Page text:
"The devolving situation in Chicago and the very real threat to public safety in the city has been entirely manufactured and unnecessarily escalated by Mayor Lori Lightfoot. Now she is searching for a way out of this mess and insists that ‘contingency plans’ are in place," the statement issued on Wednesday reads.
"The truth is her recent call for help through the Illinois Law Enforcement Alarm System (ILEAS), a system designed to help agencies respond to emergency situations that may overwhelm responding agencies, has been met with considerable skepticism and rejection by at least two nearby agencies. This emergency system is for emergencies and is not intended for instances where a mayor or agency suspends or fires a large number of their own police force."
A coordinator from the Illinois Law Enforcement Alarm System (ILEAS) sent an email to a dozen police officials across the state requesting they ask members of their specialized units whether they could respond to dangerous situations in Chicago and how fast they could get there, Chicago's WGN-TV reported.
"To be clear, if members of the ILEAS Special Teams programs are requested, it would be for emergency situations, NOT for routine police assistance and the answering of calls for service within the city limits. Illinois State Police and Cook County Sheriff’s Office would be tasked with the patrol needs," the email stated.
While the Cook County Sheriff’s department already works with Chicago police in helping certain neighborhoods with high crime, other suburban departments told WGN-TV they weren't able to answer the call.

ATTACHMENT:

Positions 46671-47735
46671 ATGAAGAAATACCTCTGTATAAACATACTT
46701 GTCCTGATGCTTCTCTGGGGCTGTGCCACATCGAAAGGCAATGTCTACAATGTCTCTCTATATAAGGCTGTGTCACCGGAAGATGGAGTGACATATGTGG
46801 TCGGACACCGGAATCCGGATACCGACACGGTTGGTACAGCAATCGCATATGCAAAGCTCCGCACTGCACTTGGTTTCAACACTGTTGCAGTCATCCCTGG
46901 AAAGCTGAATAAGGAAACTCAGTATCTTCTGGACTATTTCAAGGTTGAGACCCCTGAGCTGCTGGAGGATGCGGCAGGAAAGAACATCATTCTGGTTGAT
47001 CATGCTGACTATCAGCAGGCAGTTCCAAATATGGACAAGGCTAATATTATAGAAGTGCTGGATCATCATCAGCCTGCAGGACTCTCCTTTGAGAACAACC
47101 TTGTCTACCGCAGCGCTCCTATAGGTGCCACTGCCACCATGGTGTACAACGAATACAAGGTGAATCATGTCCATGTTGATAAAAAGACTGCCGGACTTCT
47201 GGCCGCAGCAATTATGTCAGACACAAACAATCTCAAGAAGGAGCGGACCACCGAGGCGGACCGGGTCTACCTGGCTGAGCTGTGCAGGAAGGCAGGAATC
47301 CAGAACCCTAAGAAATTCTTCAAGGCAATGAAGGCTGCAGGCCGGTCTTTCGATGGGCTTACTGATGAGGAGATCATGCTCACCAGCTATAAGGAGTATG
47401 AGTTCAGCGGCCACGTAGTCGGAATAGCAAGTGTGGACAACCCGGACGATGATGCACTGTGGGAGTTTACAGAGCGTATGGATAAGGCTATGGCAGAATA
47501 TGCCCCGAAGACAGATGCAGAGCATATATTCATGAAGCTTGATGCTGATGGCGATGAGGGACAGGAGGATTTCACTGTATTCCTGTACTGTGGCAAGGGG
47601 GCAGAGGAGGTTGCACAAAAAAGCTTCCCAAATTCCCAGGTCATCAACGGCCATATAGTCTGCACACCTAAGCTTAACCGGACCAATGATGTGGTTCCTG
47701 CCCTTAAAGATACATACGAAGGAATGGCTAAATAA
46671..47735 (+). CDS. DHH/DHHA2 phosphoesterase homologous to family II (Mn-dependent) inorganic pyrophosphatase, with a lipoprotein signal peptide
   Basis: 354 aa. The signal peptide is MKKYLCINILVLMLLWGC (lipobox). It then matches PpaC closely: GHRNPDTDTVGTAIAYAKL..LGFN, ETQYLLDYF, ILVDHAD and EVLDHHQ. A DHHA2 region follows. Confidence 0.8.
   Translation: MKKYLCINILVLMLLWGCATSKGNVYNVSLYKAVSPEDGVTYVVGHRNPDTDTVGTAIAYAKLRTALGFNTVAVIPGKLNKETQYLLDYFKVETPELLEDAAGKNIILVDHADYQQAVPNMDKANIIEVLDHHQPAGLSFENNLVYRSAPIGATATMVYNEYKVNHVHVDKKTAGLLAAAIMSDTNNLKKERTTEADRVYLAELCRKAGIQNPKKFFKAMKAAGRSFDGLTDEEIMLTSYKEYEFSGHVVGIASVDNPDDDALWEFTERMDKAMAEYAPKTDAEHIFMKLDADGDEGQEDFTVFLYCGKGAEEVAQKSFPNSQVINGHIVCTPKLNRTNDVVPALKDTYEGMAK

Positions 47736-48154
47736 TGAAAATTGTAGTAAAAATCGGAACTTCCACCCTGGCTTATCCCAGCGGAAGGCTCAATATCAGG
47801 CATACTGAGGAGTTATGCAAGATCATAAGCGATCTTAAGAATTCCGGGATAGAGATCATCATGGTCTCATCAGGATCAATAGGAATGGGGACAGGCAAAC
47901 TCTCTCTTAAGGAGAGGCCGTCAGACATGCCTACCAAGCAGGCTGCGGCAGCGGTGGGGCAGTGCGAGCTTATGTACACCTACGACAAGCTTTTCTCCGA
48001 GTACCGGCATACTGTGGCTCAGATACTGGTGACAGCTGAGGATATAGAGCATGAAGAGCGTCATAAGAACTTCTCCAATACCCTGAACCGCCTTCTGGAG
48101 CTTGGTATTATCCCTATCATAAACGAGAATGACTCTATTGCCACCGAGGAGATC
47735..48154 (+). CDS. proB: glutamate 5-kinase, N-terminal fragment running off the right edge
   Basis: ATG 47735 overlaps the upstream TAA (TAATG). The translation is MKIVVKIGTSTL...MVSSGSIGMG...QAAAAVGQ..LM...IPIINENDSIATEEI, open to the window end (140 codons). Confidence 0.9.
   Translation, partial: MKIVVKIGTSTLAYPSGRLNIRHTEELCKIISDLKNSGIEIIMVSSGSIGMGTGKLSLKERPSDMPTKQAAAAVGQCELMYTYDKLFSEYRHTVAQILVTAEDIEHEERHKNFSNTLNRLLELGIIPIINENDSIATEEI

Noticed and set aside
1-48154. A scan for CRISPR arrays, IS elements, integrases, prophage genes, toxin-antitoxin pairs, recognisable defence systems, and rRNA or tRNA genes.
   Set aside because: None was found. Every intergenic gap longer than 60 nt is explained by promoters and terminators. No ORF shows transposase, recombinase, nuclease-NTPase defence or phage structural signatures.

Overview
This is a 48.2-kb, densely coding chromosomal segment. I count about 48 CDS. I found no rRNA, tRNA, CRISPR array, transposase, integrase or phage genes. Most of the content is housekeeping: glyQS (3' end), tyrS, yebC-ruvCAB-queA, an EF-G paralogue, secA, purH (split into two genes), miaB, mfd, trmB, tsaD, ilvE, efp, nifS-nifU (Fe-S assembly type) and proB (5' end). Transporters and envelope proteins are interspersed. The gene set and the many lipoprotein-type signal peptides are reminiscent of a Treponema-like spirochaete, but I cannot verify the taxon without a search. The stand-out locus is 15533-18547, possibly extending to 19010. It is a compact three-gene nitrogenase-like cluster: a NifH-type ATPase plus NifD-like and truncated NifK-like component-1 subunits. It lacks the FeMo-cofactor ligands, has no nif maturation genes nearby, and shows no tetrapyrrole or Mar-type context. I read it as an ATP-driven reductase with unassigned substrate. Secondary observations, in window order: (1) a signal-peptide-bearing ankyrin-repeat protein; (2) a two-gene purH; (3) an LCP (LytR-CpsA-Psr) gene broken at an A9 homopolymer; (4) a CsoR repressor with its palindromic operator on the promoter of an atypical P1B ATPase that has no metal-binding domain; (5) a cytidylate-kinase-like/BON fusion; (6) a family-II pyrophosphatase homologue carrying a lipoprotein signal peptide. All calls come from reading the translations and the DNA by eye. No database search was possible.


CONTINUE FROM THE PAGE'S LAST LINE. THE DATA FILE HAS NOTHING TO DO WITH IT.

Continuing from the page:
"I will not send my personnel to Chicago unless an officer is under direct duress because I cannot support this slanted agenda," declared Kane County Sheriff Ron Hain. "I also will not allow my deputies to be subjected to use of force in the City and be under the prosecutorial jurisdiction of the Cook County State’s Attorney."
The request comes after the administration of Mayor Lori Lightfoot required that city workers report their COVID-19 vaccination status or be placed on unpaid leave, setting a deadline for October 15th.
"The city of Chicago is served by some of the finest men and women in uniform. They are dedicated and committed to keeping the citizens of Chicago safe," the statement from the police union added. "Instead of working cooperatively with police personnel or engaging with the labor union, Mayor Lightfoot mandated that all officers must receive one of the available vaccines for COVID-19 or face potential termination. She has left no room for compromise, and her ultimatum could force a significant number of officers off the streets."